You know, it wasn't easy looking at the nice customs inspector with a straight face and saying, "No, sir, I didn't bring back any food from Italy. I ate it all there."
Not when I had a bag bulging suspiciously with dried porcini, sundried tomatoes, jarred pesto, truffle paste, biscotti and random other items we didn't feel we could come home without. (I let him carry the wine!)
But starting at the beginning, on day 3, we woke up to . . . you guessed it, drizzle.
Breakfast and then out. We had another early-morning museum appointment. I'd seen the copy of the David in the Piazza, but I wanted to see the real deal.
The real deal is located in the Galleria Academia, which was in a section of Florence we hadn't explored yet. We set out bravely under our umbrellas, and by the time we got there it was hardly raining at all. Again.
And yes, seeing the real David blew the fake outdoor David out of the water. I don't precisely understand how, but you can see him above, and he is amazing. So amazing that I snapped a non-permitted picture and had a teeny-tiny little security lady come up to me and say, "No photos, signora!" Scusi.
Once we had walked around the whole museum - not anywhere near as large as the Uffizi, and with a ton more altar pieces and tortured and martyred saints (and a completely unexpected but fabulous exhibit of Robert Mapplethorpe's photos) - we headed for the market area.
I love markets. Especially flea markets and food markets. The outdoor markets didn't have anything in the way of grubby old stuff, my absolute favorite kind, but they had tons more leather and all the gifts we needed to buy before we set off home.
Mario got his mom a beautiful ceramic bowl, and his mom and my aunt both got cashmere scarves. His sister, in addition to a few other random goodies, got a hot pink t-shirt that says "Ciao Bella!" in the same style as the CocaCola logo. She'll love it. She's a girly girl.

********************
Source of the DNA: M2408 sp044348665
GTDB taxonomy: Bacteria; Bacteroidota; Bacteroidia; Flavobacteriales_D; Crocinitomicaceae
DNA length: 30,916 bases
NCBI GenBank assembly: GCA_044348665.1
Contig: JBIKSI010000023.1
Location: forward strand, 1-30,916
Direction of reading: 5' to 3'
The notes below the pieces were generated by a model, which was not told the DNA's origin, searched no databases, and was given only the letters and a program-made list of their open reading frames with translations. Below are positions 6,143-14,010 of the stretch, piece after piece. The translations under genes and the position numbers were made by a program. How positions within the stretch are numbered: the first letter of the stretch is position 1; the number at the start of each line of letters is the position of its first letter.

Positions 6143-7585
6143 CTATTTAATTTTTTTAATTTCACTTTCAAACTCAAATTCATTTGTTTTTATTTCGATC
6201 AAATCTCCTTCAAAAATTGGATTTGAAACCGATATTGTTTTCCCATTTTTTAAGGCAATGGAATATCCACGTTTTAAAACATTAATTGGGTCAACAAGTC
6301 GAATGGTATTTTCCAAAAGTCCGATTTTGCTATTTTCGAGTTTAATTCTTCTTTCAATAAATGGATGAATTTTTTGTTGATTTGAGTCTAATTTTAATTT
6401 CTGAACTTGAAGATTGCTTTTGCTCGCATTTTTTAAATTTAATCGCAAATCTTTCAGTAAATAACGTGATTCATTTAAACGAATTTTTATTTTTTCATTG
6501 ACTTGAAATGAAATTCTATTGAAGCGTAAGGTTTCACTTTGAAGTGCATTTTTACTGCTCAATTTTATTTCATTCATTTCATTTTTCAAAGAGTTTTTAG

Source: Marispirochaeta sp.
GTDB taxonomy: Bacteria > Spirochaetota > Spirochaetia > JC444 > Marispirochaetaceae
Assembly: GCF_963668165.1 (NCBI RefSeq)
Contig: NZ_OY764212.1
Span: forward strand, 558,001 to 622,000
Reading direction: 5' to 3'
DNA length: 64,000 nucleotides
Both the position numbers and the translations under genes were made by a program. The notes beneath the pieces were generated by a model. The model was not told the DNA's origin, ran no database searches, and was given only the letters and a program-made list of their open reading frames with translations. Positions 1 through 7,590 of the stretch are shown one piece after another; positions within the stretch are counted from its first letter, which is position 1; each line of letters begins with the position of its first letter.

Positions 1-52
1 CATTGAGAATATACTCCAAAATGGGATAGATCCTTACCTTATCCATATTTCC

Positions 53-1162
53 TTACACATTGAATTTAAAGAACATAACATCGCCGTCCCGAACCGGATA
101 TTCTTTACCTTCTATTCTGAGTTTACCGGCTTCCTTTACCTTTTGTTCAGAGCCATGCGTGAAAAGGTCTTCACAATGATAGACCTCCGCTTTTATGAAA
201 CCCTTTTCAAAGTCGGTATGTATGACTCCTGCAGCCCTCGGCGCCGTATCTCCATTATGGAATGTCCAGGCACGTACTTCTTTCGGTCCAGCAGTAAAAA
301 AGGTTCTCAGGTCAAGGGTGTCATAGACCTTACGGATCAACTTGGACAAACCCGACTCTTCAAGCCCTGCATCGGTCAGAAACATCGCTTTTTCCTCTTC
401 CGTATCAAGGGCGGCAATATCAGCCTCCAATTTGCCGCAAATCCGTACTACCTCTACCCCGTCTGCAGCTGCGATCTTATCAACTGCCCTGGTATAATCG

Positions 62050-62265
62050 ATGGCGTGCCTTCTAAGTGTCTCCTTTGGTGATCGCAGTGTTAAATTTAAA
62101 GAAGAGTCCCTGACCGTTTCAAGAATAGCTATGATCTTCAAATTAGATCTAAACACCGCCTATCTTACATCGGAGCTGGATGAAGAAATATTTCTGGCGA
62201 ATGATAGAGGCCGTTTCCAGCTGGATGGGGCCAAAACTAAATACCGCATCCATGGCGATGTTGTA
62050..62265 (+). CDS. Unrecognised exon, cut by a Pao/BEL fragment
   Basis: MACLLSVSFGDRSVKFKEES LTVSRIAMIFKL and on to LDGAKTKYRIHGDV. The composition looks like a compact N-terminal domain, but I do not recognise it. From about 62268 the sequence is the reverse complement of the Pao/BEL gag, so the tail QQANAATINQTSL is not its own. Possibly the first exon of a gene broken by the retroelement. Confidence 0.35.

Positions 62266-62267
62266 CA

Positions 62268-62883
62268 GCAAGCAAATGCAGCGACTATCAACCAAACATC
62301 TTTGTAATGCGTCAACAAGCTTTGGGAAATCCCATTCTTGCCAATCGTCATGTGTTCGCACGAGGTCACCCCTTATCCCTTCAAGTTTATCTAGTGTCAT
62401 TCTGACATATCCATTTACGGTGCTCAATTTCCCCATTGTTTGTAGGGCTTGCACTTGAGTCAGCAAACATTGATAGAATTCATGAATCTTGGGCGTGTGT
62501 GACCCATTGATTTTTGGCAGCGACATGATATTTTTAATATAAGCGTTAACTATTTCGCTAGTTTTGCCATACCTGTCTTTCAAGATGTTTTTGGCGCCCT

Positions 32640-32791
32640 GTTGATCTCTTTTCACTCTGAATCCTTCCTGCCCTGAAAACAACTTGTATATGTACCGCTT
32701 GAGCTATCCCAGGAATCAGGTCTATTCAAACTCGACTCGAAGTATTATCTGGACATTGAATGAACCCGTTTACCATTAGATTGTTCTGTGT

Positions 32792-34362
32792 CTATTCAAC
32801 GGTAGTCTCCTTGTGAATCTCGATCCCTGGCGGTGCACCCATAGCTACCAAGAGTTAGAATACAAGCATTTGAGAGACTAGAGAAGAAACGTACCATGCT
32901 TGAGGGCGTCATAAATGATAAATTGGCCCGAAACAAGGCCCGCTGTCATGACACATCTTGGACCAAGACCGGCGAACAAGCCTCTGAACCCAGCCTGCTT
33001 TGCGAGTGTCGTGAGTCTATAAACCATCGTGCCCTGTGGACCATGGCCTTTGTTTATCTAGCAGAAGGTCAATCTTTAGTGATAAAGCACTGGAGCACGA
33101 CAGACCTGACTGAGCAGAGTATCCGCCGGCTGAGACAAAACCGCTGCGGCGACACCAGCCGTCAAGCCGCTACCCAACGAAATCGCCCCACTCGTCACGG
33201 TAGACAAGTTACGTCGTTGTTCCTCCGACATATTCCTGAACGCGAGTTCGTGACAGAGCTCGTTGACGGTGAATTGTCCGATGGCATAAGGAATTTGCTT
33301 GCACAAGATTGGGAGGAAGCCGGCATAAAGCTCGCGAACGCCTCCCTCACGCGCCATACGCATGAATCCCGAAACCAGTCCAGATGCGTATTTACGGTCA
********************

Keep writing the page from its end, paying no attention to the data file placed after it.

The guidebooks all talked about the Mercato Centrale, the big indoor food market, despite the purple prose, they didn't do it justice. It's a food market on steroids. They have everything. Buckets of dried porcini. Rack on rack of wine bottles. Fresh pasta, dried pasta, a very cool machine that not only made the pasta and pressed the pasta, but spit it out in sheets and folded little tortellini. I want a small version of that for my kitchen.
On the left, enough prosciutto to keep him happy for years. Literally.
We spent a long while wandering around the Mercato, until we'd made ourselves absolutely starving from grazing on samples. I grabbed a few items to bring home and we went off in search of lunch.
It had started to rain again, but we found a little trattoria with a covered outside area and those lovely outdoor heaters. More wine to warm us up, and a big dish of pasta. Mario got something with truffle cream sauce and I got asparagus and porcini. I think. I ate it so quickly I barely remember.
From there, we wandered to the other outdoor market - more of the same as the one outside Mercato Centrale, but that was where Mario bought my green bag that I had to have.
The sky actually cleared a little, so instead of going back to the hotel to drop off our bags, we kept walking. Eventually we ran across another candy-fied church, which the map told us was Santa Croce.
Santa Croce was extensively damaged in the big flood in 1966, and they're still doing restoration 40 years later. For a minimal charge, you get to see the church, all the side chapels, a ton of art, a separate little museum, the leather school, the leather school gift shop, the cloisters, the gardens and random other goodies. I could have stayed at the leather school for a while and been happy. And the stuff in their shop - basket-woven leather bags that cost more than my round trip plane fare, but delicious.
Drizzling again, so back to the hotel for pre-dinner nap, and then up again and across the river to Mama Gina's, a little restaurant we had noticed the night before.
Once fed, full of wine and warm, we walked back to the hotel, stopped for gelato, and planned out our last full day in Florence.